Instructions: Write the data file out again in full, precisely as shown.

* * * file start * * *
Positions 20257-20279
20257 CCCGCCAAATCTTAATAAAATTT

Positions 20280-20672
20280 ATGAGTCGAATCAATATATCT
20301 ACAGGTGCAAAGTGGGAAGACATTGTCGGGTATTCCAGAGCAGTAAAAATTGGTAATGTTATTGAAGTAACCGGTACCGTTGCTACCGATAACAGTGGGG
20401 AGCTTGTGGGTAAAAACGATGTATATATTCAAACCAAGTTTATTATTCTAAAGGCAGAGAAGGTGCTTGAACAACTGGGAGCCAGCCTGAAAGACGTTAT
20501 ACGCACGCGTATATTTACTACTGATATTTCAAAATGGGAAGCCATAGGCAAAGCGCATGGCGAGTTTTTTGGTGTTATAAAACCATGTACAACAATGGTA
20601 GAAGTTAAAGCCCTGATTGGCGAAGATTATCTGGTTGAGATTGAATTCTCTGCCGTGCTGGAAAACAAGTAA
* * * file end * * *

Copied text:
Positions 20257-20279
20257 CCCGCCAAATCTTAATAAAATTT

Positions 20280-20672
20280 ATGAGTCGAATCAATATATCT
20301 ACAGGTGCAAAGTGGGAAGACATTGTCGGGTATTCCAGAGCAGTAAAAATTGGTAATGTTATTGAAGTAACCGGTACCGTTGCTACCGATAACAGTGGGG
20401 AGCTTGTGGGTAAAAACGATGTATATATTCAAACCAAGTTTATTATTCTAAAGGCAGAGAAGGTGCTTGAACAACTGGGAGCCAGCCTGAAAGACGTTAT
20501 ACGCACGCGTATATTTACTACTGATATTTCAAAATGGGAAGCCATAGGCAAAGCGCATGGCGAGTTTTTTGGTGTTATAAAACCATGTACAACAATGGTA
20601 GAAGTTAAAGCCCTGATTGGCGAAGATTATCTGGTTGAGATTGAATTCTCTGCCGTGCTGGAAAACAAGTAA